Imagine that you spend your day in an office cubicle. And you know that sometime, likely after you’ve been hungry for a while and wondering where that distracted secretary has got to, you will eventually get that take-away meal you were promised. It’s never on time and they always get the same thing, but there’s always plenty to eat, with leftovers to nosh on the next couple of days.
So there you are, peacefully focused on business, when alla-sudden you are bombarded by a dozen sack lunches raining down on you and your cubicle!
That’s what happened to Rosie. Again.
As soon as I popped open the access-hatch on the top of her habitat, she scuttled hurridly over to a side wall and clung from an upper corner. I don’t think it anthropormorphising too much to say that she was alarmed, for I was hurridly dropping in over a dozen large crickets, along with their block of artificial diet and packaging. Then my giant hand scrabbled around inside to retrieve the piece of cardboard egg carton and shake off the crickets still clinging to it. That bit of packaging gives them something to hang on to during shipping and handling, but it would simply clutter up Rosie’s room.
Escapees are always a possibility, and annoying to both capture and return, so I hurridly snapped the access-hatch shut. The crickets are discombobulated from being dumped out of their shipping container and bouncing around everywhere, with a couple of them landing in the white sake cup that is her water dish. Only after the hatch has been shut and the crickets settled down does Rosie go to check out the latest “manna from heaven”.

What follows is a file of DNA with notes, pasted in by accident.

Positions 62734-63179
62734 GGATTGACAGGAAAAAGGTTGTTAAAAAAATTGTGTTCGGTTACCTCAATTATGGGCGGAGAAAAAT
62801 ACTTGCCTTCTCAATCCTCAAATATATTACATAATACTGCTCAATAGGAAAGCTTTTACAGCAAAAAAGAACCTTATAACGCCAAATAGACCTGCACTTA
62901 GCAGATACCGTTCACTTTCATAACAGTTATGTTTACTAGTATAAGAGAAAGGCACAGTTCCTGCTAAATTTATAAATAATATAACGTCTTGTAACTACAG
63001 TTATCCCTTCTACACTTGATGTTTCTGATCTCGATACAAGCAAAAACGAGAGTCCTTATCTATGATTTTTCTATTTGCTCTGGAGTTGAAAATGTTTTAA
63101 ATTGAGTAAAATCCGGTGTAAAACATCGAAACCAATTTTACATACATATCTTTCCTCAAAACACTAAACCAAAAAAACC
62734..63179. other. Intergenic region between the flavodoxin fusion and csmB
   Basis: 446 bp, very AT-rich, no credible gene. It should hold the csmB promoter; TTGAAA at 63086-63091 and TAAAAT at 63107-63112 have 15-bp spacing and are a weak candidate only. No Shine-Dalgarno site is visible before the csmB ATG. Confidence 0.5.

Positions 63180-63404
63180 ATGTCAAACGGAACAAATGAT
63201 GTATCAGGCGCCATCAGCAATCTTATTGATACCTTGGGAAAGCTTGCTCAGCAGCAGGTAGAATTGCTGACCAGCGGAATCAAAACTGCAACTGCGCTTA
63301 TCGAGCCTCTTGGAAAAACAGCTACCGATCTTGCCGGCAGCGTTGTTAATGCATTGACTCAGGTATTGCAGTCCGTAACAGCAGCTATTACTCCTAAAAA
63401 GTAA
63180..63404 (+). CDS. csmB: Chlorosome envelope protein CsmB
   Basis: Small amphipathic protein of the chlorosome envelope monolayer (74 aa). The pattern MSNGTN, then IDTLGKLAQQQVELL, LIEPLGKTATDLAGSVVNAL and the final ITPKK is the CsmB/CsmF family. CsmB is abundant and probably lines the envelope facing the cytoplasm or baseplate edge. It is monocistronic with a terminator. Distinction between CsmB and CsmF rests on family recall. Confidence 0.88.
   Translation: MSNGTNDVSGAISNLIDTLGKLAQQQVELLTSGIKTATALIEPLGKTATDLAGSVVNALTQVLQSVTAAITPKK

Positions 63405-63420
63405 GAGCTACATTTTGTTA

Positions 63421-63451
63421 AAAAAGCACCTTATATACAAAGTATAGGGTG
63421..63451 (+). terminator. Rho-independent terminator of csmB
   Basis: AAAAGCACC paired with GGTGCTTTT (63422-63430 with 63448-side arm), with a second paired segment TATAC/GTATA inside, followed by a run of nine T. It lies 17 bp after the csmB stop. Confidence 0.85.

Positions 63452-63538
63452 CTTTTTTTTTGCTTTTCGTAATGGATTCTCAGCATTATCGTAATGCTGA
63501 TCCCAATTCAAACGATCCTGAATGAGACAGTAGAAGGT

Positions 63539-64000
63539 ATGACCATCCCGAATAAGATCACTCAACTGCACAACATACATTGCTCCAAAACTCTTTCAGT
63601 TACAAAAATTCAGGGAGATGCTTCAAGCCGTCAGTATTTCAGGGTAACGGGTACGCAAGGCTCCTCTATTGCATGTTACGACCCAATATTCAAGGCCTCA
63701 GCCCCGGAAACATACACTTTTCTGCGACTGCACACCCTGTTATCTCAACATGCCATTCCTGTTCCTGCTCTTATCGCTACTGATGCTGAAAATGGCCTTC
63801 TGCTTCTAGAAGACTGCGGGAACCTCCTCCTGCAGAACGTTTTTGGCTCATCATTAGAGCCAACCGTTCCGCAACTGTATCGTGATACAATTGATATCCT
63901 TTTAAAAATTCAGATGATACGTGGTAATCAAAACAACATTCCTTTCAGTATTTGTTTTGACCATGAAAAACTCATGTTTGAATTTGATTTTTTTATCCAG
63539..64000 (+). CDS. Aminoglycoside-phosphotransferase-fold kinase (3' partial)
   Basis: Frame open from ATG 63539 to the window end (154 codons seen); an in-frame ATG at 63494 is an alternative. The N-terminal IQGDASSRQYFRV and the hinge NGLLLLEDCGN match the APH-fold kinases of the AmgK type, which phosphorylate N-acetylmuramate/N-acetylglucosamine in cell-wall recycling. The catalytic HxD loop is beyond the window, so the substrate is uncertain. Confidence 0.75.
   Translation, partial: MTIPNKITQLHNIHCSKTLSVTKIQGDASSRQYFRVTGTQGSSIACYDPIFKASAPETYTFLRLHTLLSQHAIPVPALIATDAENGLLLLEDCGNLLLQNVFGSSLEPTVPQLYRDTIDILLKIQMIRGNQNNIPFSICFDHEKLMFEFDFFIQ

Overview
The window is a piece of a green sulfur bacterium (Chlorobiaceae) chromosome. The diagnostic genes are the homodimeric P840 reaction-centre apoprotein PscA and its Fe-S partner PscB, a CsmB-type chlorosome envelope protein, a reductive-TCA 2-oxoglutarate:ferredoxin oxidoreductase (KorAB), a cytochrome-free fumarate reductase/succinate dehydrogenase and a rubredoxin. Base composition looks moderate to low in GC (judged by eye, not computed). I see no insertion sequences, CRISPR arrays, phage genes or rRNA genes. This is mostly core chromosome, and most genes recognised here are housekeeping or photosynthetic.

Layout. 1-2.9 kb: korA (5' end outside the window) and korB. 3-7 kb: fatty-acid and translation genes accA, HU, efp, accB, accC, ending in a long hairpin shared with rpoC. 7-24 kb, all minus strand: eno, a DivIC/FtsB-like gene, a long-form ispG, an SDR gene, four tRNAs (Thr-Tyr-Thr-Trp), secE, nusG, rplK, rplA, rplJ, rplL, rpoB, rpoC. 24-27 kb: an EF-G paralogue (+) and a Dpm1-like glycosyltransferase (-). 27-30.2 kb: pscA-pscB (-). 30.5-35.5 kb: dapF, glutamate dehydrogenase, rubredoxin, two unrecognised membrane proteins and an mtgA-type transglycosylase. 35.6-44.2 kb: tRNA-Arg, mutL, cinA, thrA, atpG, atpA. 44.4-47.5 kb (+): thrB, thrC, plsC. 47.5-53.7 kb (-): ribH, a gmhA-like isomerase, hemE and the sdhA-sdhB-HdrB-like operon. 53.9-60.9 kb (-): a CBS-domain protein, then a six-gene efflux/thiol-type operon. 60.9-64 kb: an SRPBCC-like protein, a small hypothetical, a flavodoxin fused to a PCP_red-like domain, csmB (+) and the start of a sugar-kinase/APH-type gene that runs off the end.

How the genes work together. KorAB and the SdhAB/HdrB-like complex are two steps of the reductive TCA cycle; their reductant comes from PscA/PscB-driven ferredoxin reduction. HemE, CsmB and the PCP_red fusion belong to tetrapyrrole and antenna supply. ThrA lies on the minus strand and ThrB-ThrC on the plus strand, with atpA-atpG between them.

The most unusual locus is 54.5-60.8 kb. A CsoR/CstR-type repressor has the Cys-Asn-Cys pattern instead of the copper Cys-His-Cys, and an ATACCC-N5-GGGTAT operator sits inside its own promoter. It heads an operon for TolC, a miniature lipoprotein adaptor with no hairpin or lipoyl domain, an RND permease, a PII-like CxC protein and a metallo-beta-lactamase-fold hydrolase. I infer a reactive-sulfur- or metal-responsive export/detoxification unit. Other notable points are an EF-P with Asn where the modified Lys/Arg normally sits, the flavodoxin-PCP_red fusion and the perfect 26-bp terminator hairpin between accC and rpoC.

It’s not easy being a pet-store cricket — they go from a life that revolves around food and (once matured) around sex, to being dumped someplace strange with a predator. As things stand right now, the block of artificial diet has tumbled to one end of the habitat, and the rock the crickets are hanging on is at the other end. Rosie snags a few nearby crickets, tip-toes around her habitat to see if there are any other changes (photo), and then retires to digest by parking in her little flowerpot.
I realise that I need to find a better way of transferring the crickets, as the whole process seems alarming to all the arthropods involved, and is nerve-wracking for me as well due to the risk of escapees.
For the arachnophobic, I put the picture “below the fold”.
I have to use an extension tube to shoot this, which makes for a rather shallow depth of field; it’s hard to get everyone in focus when they’re 4-6 cm apart.
These are immature crickets, as distinguished by wings shorter than their bodies. This means that the males won’t keep me up at night with their amorous chirping!